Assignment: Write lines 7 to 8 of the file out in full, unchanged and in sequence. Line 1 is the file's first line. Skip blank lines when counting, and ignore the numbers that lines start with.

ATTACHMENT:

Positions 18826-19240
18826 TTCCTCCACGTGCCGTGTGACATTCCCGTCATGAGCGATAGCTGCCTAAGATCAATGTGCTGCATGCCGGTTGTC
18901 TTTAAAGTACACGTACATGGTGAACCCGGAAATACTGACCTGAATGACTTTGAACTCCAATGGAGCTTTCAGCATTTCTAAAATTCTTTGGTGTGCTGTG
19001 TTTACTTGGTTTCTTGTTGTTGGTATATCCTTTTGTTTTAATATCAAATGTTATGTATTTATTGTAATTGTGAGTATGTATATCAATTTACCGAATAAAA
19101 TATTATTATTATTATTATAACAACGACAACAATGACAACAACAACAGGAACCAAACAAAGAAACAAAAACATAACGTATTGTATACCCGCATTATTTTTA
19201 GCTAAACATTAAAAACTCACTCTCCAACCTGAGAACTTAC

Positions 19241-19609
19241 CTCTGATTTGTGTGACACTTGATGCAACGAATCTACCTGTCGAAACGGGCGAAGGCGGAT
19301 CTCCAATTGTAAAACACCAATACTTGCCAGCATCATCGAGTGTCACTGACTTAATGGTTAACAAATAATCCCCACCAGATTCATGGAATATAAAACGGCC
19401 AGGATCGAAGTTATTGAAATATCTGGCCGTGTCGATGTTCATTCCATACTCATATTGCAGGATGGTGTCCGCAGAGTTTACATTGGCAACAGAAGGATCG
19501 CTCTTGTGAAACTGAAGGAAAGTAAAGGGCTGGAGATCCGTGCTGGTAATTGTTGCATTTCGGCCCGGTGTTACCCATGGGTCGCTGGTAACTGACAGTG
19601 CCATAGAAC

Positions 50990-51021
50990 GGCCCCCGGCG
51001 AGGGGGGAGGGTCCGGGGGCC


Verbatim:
Positions 19241-19609
19241 CTCTGATTTGTGTGACACTTGATGCAACGAATCTACCTGTCGAAACGGGCGAAGGCGGAT